• Nimble – Web and mobile (paid after 1 user). Great profiles for all of your contacts and this tool is really about tracking all of your relationships and tracking your interactions to where they are at in the deal or sales pipeline. My favorite feature: If I talk to someone on Twitter, it logs that conversation in a master profile so I know where and what we’ve chatted about before if I’m chatting through another platform like email, Facebook, etc.
  • Contactually – Web. This is really focused around the follow up and the reminders. My favorite features: They give you goals per week to achieve based on your past performance. Simple email reminders about follow up with contacts you are losing contact with.

What do I use?

After BlackBerry acquired us and shut down Gist 6 months ago, I exported about 20,000 contacts and ended up with a bunch of CSV files. This was one of those WTF moments. This is why Gist started, contacts in spreadsheets. So, I’m still working on my best process but right now I’ve found a great new flow with the following;

  • Rapportive in Gmail
  • Mon.ki always running in background of browser
  • Writethat.name updating Gmail contacts
  • Brewster
  • Zoku just emails me weekly
  • Contactually emails me weekly for followups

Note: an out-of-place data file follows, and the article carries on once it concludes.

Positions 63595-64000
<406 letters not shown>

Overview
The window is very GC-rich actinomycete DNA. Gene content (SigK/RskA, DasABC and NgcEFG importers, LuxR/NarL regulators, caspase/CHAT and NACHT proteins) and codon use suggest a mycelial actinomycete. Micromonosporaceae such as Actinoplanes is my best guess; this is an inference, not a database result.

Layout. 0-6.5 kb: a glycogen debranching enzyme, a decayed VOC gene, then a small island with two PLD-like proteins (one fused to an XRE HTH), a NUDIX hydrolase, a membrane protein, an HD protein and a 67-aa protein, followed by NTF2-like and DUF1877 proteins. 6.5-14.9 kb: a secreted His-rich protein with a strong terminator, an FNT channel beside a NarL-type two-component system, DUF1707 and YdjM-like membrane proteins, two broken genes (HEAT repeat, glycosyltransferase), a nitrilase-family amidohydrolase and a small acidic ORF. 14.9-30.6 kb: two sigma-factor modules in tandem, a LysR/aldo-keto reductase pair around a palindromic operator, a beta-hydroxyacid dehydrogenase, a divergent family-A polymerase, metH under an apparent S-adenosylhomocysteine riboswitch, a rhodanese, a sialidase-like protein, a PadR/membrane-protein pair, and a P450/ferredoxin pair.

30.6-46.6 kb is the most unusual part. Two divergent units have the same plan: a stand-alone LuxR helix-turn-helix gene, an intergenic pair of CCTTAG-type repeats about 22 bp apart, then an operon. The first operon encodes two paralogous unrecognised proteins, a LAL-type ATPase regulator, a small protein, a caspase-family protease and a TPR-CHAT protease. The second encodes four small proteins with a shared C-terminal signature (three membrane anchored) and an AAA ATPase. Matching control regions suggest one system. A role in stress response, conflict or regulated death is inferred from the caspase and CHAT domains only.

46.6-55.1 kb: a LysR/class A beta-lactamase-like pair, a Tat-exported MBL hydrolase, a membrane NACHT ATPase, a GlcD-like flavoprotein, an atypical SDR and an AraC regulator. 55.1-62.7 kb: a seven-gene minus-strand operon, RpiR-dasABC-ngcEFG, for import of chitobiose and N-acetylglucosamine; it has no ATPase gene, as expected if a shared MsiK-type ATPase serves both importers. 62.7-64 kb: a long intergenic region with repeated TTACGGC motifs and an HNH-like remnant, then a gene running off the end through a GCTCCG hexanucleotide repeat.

• CSV and VCF files saved in Dropbox 🙂

The most important thing to remember is this: Technology Doesn’t Replace Great Relationships.

Another thing to remember is that technology doesn’t solve or create great relationships, it can just makes it easier and more manageable in a world where everyone is becoming too connected.

Having the right information to find a common interest or way to be helpful to everyone you meet or would like to meet is one of the most powerful things everyone can and should do.

Many people try to justify the time spent interacting with people to what they get out of it. That’s not how you build relationships. The good things that come from relationships are a byproduct, not an outcome. There’s no end game. Give more than you ask, never expect anything in return.

In today’s world, meeting people is easy, creating real relationships is the hard part. Use these products to find opportunities and be helpful.

Thanks to Eric Koester and Jeff Slobotski for proofreading this post.